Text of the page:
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Published
Jul 29, 2021
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Dr Martens strides ahead, American market grows fastest

Published
Jul 29, 2021

Dr Martens continued its run of strong performances in the latest quarter and on Thursday the footwear specialist reported a 52% rise in group revenue for the three months to June 30.


Dr Martens



Importantly too, the company said it “achieved continued growth in e-commerce against a triple-digit growth rate last year and the reopening of our own-stores drove a strong retail recovery through the period”.

It also saw a return to more “normalised” wholesale shipments over the period. 

And while Q1 is always its smallest period (being the end of the Spring/Summer season), its larger Autumn/Winter season starts from Q2 and its performance to date “gives us confidence for the remainder of the year”, CEO Kenny Wilson said.

So, let’s look at the numbers. Q1 group revenue reached £147.3 million, which was up 52% compared to the same quarter in 2020, and up 64% on a constant currency basis.

But while the comparisons with 2020’s admittedly difficult period undeniably flattered the figures, on a two-year comparison, revenue was up an impressive 31% on a reported basis and 40% in constant currency.

The “significantly altered picture” concerning stores this time round resulted in retail revenue more than tripling year-on-year. And the performance of its stores improved as the quarter progressed, “particularly those in the US and provincial UK”. 

But while the two-year-comparison performance for the company as a whole was good, as expected, retail revenue was down 6% for the quarter on that basis, although there was good news given that the retail performance was positive in June.

E-commerce revenue rose 11% reported year-on-year and 19% on a constant currency basis against a very high comparative (e-tail had been up in triple-digits a year ago due to widespread store closures). On a two-year basis, e-commerce revenue was up 155% reported and 166% in constant currency terms.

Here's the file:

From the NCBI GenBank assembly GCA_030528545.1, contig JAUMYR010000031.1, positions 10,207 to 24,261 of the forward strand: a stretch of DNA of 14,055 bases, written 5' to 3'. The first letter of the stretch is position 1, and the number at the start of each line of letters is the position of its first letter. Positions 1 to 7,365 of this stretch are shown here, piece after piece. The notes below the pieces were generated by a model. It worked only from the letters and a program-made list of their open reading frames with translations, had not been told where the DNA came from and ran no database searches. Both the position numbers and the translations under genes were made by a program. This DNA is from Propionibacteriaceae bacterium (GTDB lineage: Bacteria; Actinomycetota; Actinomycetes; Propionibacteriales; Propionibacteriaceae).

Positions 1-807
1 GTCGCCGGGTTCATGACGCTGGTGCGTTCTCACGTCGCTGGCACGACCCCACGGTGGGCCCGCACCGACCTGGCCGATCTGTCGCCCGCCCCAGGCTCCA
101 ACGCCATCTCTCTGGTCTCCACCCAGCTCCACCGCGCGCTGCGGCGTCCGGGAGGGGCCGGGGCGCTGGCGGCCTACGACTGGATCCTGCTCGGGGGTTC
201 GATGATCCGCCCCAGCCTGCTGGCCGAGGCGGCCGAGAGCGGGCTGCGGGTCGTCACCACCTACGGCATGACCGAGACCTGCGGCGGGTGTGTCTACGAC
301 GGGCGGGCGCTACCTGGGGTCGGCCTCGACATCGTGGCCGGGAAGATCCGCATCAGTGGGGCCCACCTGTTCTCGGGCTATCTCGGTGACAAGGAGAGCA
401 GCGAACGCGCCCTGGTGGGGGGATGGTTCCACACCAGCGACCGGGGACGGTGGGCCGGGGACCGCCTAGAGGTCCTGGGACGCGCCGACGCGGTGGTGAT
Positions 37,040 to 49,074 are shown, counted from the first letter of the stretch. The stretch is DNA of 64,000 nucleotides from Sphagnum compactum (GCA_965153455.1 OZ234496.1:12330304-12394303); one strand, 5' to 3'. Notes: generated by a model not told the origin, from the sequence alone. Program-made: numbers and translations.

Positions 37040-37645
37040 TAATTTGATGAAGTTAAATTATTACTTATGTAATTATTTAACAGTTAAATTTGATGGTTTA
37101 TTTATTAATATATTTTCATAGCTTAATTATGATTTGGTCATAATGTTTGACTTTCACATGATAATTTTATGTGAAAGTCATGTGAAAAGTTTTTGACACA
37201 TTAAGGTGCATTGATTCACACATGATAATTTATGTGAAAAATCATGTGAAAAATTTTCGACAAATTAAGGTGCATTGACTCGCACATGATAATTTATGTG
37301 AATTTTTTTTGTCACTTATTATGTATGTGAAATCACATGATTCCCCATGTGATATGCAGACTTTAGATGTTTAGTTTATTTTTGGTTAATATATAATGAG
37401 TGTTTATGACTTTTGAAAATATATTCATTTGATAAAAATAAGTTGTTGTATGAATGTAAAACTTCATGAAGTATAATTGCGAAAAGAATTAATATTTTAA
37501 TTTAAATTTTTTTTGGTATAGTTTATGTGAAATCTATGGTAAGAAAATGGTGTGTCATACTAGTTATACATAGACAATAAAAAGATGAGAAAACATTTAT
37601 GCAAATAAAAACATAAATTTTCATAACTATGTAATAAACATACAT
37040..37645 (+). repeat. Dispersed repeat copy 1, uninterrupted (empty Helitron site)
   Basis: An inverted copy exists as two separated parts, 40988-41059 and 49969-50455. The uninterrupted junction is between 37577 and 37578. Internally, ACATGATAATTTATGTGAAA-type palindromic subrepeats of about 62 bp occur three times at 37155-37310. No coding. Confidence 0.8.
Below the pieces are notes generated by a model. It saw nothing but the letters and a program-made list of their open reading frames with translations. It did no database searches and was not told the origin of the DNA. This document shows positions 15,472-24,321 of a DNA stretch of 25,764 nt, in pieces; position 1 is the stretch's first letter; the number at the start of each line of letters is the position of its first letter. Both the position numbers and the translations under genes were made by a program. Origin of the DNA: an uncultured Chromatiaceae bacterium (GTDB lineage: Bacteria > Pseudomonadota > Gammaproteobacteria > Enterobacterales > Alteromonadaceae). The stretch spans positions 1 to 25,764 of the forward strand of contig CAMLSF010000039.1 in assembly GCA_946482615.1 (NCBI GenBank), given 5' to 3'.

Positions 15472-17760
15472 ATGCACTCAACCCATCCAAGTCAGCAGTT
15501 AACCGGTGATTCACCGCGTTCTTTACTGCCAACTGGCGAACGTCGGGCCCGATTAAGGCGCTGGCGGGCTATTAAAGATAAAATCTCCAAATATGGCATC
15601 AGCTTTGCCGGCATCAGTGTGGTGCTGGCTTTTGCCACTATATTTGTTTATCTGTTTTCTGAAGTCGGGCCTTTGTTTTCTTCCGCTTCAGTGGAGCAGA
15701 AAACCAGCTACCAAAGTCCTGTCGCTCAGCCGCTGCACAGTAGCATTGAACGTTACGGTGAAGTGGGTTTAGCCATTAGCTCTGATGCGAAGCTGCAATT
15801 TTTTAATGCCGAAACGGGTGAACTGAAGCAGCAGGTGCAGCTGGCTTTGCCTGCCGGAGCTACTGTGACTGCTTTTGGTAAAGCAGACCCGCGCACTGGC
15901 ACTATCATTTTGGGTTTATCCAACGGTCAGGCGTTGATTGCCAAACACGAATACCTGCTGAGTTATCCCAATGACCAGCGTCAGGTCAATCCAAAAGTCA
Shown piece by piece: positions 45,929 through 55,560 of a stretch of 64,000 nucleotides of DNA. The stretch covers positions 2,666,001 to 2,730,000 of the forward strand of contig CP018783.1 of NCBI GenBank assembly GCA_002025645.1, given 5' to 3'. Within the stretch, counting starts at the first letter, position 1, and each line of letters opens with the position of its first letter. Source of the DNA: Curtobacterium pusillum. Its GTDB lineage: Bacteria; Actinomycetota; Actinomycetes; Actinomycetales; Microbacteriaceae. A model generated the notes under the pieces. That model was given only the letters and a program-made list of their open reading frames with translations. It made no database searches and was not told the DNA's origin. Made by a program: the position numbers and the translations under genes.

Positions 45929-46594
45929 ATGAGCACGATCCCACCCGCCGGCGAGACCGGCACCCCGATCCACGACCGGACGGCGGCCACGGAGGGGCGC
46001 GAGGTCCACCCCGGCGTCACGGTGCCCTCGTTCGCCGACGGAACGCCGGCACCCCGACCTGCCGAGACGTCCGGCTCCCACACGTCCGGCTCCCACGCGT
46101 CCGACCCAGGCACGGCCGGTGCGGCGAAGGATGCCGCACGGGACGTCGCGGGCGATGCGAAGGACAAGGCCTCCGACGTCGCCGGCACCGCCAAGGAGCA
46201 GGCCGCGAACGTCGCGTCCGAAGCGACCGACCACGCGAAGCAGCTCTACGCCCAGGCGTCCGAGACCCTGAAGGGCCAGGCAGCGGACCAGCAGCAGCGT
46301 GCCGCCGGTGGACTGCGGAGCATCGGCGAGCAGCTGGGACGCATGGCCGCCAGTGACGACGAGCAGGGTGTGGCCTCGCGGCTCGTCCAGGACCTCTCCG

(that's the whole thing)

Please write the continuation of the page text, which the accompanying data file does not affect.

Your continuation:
Wholesale in the latest quarter was “very strong… as customers normalised shipment timings back towards Q1”. As a result, wholesale revenue rose 50% year-on-year and 64% in constant currency, with particularly strong shipments in the Americas.

But the comparisons were fairly easy as wholesale was devastated this time last year with many orders were rescheduled into Q2 during 2020. That said, on a two-year basis, wholesale revenue was up 23% reported and 30% in constant currency terms. 


Dr Martens



All three of its regions saw good growth, although the Americas was a standout, recording a triple-digit revenue rise. That echoes other fashion-focused firms that have reported ultra-strength in the American market with Sandro and Maje owner SMCP also reporting triple-digit growth there only this week.

The Americas was the firm’s strongest region in Q1 with revenue up 106% reported and 132% in constant currency.

Of course, the American performance for Dr Martens was helped by the fact that throughout Q1 all US stores were open, while UK stores only opened from mid-April, and Continental Europe stores reopened through May and June. 

In EMEA, Q1 revenue rose ’only’ 30% (or 36% constant currency) as stores reopened, e-commerce stayed healthy and it saw a “good” wholesale performance.

APAC revenues rose 17% (or 30% constant currency), with good growth across all channels.

At the moment, Japan remains the “most impacted” of its markets, with its stores there seeing varying capacity restrictions and a few locations still closed. But the situation everywhere was still better than a year ago when the vast majority of its stores globally were closed or subject to significant Covid-19 restrictions, denting sales.

So what’s it expecting for Q2? As mentioned earlier, the performance so far is encouraging, but the comparison against those rescheduled wholesale orders will be tougher. It’s expecting some disruptions to continue and said that “like many others across the industry, we are experiencing inbound shipping delays and other operational challenges due to Covid-19”. But it still expects to meet its guidance for FY22 and over the medium-term.

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